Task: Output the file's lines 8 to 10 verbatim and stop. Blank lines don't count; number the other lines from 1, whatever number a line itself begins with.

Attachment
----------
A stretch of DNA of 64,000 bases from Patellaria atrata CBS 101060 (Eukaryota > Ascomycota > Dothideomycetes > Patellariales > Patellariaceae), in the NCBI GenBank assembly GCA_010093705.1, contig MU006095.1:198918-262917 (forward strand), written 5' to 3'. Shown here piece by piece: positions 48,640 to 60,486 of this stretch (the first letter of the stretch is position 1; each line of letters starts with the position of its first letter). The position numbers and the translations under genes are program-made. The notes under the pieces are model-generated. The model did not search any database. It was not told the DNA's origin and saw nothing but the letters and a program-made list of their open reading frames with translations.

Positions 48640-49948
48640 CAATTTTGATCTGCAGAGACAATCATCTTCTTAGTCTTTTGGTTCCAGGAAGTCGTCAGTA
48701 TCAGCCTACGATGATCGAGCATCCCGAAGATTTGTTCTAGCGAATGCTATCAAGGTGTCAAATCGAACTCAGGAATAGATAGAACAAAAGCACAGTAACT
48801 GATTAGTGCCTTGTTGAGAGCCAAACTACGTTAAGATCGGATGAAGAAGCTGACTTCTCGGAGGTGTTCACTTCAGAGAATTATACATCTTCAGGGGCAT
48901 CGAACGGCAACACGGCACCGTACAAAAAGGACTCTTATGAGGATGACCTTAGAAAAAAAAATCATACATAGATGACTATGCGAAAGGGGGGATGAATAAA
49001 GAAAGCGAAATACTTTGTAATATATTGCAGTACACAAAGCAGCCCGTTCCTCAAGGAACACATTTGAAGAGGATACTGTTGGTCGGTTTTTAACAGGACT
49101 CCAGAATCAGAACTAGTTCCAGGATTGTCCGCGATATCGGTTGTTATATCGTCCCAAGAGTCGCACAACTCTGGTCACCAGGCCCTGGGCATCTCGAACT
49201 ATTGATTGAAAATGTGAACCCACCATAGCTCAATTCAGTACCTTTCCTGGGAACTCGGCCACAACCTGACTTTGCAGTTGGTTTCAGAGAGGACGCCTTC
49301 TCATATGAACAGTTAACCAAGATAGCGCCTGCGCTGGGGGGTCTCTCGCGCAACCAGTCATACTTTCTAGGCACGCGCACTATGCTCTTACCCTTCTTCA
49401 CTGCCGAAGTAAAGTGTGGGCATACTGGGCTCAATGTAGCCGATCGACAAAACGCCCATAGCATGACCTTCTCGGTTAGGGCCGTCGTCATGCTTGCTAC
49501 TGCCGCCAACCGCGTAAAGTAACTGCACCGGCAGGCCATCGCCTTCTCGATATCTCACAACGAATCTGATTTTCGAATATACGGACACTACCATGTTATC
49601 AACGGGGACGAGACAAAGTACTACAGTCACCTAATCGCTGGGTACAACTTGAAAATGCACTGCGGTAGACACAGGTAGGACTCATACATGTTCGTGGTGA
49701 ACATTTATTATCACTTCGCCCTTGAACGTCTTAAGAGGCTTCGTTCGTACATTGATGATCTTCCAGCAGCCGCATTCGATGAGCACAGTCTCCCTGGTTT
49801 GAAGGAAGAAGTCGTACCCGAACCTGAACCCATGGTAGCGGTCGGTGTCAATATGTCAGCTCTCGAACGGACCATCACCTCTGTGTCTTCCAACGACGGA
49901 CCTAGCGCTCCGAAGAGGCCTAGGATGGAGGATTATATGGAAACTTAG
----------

49101 CCAGAATCAGAACTAGTTCCAGGATTGTCCGCGATATCGGTTGTTATATCGTCCCAAGAGTCGCACAACTCTGGTCACCAGGCCCTGGGCATCTCGAACT
49201 ATTGATTGAAAATGTGAACCCACCATAGCTCAATTCAGTACCTTTCCTGGGAACTCGGCCACAACCTGACTTTGCAGTTGGTTTCAGAGAGGACGCCTTC
49301 TCATATGAACAGTTAACCAAGATAGCGCCTGCGCTGGGGGGTCTCTCGCGCAACCAGTCATACTTTCTAGGCACGCGCACTATGCTCTTACCCTTCTTCA